The closure of Austar also closes a chapter in the history of Cessnock, a city that was built on coal.
"It's the end of an era for this region, for the Cessnock region, for coal mines," said Peter Jordan, the northern district president of the mineworkers' union, the CFMEU. "The place was littered with underground mines, It was just a haven of coal mines.
"It's a massive change to the culture of the place. Once upon a time, it was a coal-mining territory; it no longer is.
"The heart of the Hunter coal industry just has historical value."
Artefacts reflecting that value line the shelves and decorate the walls of the Coalfields Local History Association's museum in the former School of Arts building at Abermain, another old mining village.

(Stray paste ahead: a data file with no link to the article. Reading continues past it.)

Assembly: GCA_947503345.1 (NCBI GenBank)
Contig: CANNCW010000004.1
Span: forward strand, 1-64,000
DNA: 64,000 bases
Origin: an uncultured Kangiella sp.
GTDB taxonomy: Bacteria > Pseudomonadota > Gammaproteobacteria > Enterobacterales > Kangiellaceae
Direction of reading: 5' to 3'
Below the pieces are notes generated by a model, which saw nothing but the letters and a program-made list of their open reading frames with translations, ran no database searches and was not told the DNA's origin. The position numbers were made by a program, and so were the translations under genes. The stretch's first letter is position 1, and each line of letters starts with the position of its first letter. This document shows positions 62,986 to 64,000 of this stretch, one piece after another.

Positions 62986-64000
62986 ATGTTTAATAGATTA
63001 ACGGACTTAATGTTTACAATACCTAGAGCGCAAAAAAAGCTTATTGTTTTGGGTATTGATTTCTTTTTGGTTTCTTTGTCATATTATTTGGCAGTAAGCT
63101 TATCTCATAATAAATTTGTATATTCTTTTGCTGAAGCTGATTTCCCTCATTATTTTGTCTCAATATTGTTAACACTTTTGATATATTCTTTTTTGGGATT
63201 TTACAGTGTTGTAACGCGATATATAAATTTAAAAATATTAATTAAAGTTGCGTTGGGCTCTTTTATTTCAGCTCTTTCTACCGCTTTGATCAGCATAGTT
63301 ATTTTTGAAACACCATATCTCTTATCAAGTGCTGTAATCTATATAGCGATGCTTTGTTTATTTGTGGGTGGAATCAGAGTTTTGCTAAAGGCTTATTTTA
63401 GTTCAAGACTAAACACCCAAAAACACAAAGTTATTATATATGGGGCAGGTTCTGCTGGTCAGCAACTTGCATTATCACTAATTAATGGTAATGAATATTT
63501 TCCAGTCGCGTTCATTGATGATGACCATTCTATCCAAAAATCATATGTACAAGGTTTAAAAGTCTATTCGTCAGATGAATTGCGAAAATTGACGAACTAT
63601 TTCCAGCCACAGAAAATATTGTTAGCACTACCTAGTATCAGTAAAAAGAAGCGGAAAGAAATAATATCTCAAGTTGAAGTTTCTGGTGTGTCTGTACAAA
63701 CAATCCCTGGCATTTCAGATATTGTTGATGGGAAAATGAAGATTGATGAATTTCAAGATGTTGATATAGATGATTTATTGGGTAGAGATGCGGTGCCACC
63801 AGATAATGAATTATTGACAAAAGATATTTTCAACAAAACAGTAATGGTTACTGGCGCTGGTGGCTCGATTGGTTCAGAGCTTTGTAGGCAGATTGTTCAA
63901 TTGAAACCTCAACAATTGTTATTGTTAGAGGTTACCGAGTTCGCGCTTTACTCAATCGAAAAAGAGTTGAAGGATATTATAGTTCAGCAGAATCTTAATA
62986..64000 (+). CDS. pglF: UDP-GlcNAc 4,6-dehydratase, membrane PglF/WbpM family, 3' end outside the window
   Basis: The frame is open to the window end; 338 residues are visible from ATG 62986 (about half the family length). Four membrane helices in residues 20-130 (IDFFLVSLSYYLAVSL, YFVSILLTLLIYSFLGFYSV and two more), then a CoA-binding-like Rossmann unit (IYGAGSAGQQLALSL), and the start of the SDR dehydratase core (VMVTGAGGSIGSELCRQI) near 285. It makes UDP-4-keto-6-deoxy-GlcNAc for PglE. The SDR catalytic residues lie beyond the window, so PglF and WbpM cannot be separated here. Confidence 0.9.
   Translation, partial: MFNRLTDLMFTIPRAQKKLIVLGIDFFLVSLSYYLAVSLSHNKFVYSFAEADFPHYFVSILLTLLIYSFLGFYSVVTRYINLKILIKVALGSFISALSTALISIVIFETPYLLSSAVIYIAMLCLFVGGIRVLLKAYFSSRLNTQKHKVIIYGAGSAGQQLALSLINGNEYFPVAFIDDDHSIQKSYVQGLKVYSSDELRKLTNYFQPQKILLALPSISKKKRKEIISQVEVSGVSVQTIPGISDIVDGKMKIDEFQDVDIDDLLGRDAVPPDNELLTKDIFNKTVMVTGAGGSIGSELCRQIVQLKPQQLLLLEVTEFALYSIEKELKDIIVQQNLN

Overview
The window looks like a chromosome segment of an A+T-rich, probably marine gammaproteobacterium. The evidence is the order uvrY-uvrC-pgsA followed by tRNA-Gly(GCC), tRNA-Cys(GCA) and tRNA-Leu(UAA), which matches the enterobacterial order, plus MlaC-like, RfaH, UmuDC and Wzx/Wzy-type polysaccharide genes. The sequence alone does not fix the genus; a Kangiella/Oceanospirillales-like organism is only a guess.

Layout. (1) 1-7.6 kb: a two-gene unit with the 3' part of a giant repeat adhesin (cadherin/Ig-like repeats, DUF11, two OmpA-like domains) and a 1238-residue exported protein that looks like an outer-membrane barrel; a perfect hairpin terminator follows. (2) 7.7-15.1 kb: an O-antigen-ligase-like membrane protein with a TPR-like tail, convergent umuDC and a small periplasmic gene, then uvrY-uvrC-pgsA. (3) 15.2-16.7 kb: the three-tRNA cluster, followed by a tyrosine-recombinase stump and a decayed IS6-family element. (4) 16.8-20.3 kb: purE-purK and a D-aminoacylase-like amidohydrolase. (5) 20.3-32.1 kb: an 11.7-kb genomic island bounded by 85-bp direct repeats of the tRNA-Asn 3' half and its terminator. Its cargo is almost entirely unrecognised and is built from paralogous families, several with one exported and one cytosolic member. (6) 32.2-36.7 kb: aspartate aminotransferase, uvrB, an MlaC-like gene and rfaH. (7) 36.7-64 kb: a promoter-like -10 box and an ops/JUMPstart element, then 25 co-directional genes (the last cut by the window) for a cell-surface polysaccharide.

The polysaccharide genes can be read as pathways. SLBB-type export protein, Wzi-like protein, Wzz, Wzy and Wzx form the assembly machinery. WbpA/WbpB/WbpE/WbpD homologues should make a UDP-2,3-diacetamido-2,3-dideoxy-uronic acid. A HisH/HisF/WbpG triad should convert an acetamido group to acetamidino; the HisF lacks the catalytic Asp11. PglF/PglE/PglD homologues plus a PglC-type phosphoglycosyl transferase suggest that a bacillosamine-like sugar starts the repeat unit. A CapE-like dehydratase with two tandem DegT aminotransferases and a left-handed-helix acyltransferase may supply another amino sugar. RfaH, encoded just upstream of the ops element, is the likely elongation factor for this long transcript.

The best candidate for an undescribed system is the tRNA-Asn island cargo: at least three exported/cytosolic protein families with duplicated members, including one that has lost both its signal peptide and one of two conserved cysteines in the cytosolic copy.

Bill Holland, the association's vice president, has lived just about all of his 65 years in Kurri Kurri and is a great admirer of T.W. Edgeworth David, the geologist whose exploratory work in 1886 led to an industry and a string of communities blooming along what would become known simply as the Coalfields.
The keen scholar of local history sees Austar's closure as a tragic turn.
"I think the tragedy lies in the fact that 135 years ago, Edgeworth David's wonderful gift to the nation, the growing nation of Australia, was these coalfields," Mr Holland said. "That then gave birth to all the towns and villages, and people came from all over the world to live here, to do things here. The contribution to the growth of the Australian nation these coalfields made can never, ever be underestimated, because without that we never would have had the coal to grow our power stations, the rail industries, to establish a steelworks in Newcastle.